In 1992, a large-scale conservation programme known as SUBIR (Sustainable Use of Biological Resources) was initiated for the Yasuní region as well as two other protected areas in Ecuador. The goals of SUBIR are to promote conservation by increasing the capacity of Ecuadorian agencies to protect core areas, as well as encouraging non-destructive uses of natural resources by peoples living in buffer zones around the protected areas. Financed by the U.S. Agency for International Development, SUBIR is carried out by a consortium of organizations led by CARE International, with the collaboration of the Ecuadorian Ministerio de Agricultura y Ganadería (Ministry of Agriculture and Livestock) and local environmental and community organizations.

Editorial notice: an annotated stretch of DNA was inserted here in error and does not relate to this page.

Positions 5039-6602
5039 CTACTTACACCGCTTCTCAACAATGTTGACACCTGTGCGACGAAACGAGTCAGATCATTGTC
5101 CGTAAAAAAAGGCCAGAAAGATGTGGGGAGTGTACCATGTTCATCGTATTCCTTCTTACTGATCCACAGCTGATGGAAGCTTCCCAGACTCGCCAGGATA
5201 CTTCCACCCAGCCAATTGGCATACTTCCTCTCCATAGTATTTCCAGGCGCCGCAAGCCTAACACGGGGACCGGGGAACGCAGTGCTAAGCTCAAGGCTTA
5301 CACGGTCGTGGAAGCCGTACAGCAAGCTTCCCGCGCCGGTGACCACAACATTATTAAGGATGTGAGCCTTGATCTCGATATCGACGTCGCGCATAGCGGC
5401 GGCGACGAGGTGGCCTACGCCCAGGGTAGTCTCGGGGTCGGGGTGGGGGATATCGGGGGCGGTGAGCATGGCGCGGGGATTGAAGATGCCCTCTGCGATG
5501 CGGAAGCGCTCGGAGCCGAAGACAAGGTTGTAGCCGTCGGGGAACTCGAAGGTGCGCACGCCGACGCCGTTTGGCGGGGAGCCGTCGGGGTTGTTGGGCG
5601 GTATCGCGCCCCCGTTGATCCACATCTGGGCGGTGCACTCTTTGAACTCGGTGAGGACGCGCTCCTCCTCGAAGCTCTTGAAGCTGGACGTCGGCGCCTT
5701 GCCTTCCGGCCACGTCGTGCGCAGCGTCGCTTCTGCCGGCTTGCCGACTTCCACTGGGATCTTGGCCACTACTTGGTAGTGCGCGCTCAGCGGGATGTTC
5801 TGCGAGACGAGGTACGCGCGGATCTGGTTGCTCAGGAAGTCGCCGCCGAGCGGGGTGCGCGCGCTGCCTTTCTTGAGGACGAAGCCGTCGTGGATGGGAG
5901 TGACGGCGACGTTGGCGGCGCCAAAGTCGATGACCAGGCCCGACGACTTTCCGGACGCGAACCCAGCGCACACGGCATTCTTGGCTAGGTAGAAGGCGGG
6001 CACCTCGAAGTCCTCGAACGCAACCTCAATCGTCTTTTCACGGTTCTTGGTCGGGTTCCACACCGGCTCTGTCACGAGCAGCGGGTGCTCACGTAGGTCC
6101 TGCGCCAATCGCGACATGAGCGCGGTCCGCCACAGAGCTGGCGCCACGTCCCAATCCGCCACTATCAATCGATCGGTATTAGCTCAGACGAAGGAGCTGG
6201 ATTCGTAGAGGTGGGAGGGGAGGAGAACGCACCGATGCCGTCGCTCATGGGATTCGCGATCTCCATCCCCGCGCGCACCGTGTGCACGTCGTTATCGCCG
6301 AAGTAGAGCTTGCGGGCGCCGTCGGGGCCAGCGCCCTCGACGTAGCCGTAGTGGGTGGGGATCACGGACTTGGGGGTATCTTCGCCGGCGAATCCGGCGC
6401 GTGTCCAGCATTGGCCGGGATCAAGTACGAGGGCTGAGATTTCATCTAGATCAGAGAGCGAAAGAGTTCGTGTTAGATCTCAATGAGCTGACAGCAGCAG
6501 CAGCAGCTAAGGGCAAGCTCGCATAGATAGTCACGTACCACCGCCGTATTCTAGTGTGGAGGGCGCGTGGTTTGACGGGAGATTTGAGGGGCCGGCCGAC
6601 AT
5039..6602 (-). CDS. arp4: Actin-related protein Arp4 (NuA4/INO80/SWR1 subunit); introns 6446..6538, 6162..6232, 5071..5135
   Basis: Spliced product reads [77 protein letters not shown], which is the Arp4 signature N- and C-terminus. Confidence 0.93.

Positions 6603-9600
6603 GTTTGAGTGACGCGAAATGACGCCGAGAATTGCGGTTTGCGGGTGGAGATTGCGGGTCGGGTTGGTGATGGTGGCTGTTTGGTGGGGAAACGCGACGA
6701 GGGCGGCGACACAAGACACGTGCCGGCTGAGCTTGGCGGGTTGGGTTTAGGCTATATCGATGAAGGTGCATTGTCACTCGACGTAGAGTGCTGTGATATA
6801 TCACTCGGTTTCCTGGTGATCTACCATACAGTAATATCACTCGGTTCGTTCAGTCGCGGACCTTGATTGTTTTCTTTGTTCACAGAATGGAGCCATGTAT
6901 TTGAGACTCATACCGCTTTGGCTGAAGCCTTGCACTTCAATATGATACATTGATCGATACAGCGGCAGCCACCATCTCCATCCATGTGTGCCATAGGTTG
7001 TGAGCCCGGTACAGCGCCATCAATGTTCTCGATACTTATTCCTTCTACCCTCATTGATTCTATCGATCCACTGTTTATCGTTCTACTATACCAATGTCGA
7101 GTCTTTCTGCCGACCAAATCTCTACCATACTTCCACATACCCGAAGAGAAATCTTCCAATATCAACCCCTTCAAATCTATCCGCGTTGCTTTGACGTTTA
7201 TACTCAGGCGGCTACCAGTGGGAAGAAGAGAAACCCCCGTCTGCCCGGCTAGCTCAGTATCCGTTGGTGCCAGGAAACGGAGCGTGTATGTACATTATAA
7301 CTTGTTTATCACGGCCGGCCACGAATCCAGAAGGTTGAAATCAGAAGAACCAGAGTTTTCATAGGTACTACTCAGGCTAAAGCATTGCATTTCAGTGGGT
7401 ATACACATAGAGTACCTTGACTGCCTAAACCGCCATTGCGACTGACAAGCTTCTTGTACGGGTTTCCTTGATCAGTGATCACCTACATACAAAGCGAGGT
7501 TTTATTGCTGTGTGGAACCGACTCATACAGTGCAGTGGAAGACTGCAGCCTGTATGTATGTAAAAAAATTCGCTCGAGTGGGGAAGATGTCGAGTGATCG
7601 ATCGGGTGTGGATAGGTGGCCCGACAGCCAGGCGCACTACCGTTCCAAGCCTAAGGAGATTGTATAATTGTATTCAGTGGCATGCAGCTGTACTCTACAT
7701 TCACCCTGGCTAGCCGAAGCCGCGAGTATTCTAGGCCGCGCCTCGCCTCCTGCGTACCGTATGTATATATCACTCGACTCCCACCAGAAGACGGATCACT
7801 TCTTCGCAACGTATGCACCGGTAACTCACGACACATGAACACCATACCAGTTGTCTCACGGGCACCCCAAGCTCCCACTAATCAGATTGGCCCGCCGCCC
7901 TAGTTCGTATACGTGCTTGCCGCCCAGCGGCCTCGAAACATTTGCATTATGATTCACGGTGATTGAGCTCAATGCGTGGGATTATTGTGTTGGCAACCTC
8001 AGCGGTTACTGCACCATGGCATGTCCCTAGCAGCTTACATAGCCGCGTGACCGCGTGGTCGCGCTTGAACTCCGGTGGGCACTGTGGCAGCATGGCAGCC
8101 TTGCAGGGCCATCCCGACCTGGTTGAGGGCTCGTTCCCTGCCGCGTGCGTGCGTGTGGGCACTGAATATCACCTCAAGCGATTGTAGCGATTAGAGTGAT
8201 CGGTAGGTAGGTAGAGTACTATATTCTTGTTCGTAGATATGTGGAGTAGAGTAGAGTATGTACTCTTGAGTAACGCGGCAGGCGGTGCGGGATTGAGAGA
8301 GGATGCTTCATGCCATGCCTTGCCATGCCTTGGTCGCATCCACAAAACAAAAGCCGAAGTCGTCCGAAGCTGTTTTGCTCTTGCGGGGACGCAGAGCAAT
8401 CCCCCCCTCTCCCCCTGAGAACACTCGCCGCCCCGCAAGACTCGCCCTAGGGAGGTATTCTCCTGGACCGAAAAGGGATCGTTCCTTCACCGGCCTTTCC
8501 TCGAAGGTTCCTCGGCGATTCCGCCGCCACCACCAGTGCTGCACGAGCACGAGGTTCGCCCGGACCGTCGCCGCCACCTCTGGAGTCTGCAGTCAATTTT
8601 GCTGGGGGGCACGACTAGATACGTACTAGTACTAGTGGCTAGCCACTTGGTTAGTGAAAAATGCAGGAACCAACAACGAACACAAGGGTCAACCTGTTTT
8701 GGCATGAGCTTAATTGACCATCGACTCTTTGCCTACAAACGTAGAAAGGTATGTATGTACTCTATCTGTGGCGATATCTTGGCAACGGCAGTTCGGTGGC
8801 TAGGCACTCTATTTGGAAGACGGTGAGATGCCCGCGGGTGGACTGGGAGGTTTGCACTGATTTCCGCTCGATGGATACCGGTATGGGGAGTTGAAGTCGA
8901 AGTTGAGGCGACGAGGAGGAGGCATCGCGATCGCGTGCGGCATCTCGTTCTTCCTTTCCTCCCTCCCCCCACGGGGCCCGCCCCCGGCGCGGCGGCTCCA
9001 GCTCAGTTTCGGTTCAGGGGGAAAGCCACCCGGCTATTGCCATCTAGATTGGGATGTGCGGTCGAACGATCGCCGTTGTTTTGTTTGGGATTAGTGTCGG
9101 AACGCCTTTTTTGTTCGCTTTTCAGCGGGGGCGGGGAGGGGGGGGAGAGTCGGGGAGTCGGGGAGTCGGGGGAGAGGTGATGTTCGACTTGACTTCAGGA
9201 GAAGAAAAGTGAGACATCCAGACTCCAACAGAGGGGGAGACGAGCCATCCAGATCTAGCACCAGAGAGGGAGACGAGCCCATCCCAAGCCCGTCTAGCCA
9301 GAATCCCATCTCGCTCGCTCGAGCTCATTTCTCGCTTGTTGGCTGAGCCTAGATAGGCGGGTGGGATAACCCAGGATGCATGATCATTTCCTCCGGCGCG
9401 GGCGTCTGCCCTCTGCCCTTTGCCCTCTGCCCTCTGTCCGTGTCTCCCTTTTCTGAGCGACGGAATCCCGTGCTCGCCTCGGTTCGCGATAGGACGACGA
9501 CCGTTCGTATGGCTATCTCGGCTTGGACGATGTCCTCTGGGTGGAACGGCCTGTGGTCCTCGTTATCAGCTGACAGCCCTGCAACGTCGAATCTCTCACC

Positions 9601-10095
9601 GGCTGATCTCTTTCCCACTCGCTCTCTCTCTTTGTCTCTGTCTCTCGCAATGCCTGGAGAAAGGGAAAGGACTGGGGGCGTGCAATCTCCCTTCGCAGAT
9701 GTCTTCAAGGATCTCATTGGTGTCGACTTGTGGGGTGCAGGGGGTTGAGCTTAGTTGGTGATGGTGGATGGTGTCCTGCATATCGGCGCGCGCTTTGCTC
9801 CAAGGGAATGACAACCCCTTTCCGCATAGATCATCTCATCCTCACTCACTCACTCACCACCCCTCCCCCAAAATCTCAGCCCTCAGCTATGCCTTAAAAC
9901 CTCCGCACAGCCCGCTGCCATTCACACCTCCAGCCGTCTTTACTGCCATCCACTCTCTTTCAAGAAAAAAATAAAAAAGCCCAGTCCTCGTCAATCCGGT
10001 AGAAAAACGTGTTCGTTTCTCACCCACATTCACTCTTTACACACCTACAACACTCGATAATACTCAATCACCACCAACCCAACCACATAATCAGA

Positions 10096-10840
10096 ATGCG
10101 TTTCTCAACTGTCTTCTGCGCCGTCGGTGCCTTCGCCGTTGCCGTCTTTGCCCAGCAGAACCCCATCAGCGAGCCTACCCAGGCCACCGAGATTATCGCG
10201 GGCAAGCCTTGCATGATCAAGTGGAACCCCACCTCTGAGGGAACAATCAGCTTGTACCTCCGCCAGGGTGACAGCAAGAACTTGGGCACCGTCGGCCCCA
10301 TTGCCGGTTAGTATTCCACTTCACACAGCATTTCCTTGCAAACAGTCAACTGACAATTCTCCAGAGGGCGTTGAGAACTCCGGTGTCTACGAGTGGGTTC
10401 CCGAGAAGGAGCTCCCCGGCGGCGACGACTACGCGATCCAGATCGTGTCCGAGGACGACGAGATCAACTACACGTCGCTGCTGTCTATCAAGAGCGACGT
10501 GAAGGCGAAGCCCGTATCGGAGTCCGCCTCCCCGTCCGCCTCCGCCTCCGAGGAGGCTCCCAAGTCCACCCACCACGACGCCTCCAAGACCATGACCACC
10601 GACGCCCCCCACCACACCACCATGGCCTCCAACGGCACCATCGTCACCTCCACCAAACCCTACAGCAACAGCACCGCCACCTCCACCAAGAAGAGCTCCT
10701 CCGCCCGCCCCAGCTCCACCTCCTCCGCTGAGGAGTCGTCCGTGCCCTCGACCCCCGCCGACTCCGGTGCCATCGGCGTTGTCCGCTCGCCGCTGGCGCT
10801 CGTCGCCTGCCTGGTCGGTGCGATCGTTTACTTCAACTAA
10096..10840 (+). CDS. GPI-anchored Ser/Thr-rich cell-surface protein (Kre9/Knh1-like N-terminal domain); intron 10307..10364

The SUBIR programme seeks to help develop viable economic alternatives that will enable people in the buffer zones to produce sufficient income without causing deforestation or other resource-destructive activities. These alternatives may include ecotourism, production of handicrafts and other goods from the forest, and improved agricultural techniques that obviate the need to continually clear more forested land. SUBIR is an experiment in its initial stages; its results will not be evident for several years.

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Threats